Oroonoko

Topics: Slavery, Slavery in the United States, Colonialism Pages: 3 (1248 words) Published: January 21, 2013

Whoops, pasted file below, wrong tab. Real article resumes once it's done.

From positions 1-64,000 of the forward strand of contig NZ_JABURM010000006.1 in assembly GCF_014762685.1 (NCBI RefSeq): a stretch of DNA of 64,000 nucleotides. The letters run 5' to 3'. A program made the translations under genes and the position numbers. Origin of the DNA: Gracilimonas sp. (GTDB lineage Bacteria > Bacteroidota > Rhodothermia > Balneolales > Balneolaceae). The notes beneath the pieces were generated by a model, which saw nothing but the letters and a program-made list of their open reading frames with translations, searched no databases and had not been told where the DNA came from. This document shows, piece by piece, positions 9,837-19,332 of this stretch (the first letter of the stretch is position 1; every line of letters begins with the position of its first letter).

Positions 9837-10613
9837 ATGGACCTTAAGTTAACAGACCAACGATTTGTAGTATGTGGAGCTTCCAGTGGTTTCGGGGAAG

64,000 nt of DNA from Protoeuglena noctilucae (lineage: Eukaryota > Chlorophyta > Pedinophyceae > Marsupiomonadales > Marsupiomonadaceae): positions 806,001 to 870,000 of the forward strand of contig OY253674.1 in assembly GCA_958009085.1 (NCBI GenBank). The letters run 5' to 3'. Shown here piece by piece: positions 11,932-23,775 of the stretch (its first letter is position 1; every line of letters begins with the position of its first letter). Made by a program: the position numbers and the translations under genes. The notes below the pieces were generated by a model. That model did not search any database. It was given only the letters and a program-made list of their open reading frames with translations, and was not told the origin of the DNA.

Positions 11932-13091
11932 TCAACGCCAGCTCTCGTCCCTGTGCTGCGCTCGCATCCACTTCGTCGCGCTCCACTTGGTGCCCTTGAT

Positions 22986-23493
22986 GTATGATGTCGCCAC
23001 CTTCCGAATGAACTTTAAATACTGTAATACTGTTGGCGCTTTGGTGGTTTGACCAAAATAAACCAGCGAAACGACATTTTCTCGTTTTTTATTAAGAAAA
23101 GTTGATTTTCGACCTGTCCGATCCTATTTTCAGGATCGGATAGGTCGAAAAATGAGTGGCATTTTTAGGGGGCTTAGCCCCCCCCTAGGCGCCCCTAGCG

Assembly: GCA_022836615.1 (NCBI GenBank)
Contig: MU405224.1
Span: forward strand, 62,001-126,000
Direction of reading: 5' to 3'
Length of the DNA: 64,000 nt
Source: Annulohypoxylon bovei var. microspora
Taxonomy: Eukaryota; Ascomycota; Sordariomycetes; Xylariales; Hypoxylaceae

"Is Life so dear or peace so sweet as to be purchased at the price of chains and slavery? Forbid it, Almighty God! I know not what course others may take, but as for me, give me liberty, or give me death" Patrick Henry. Throughout the years, man insisted on inflecting injustice and oppression on the vulnerable and weak. The desire of man to dominate and control is continuous. In this novel the author illustrates a side of the injustice inflected on the world. Oroonoko is a short novel written by English author Aphra Behn. Aphra Behn's novel Oroonoko is one of the earliest forms of literature that sheds the light on the matter of slavery taking many shapes throughout the novel. Oroonoko, a prince taking part in the trafficking of slaves that later on becomes a victim of this vile crime. He is given the lead role in her novel to be the protagonist fighting slavery by love, the love for his own freedom and the freedom of his beloved Imoinda. Fighting for the liberty of his people, his love, and his own. Early in the novel women are objectified. They are framed to be the objects of entertainment and luxury in favor of the king's pleasures. Imoinda was of charm and beauty that attracted the old king. Therefore, he sent the royal veil resembling that this woman got the honor of becoming another mistress of the royal king, to entertain him and use for his own pleasures and lusts. The outcome of rejection of this so called honor is to be put to death. Imoinda against her will accepts this veil fearing for her life. The royal veil exploits as an object to enslave women. Imoinda, despite her acceptance of the royal veil, utterly refuses the king's continuous endeavors to rape her. This indicates that women have the right to choose their spouses and not accept being an object of pleasure and lust. In addition to that, when Oroonoko finally encounters with his beloved Imoinda, the king considers her polluted, for it is a great crime in their customs and beliefs amongst them...
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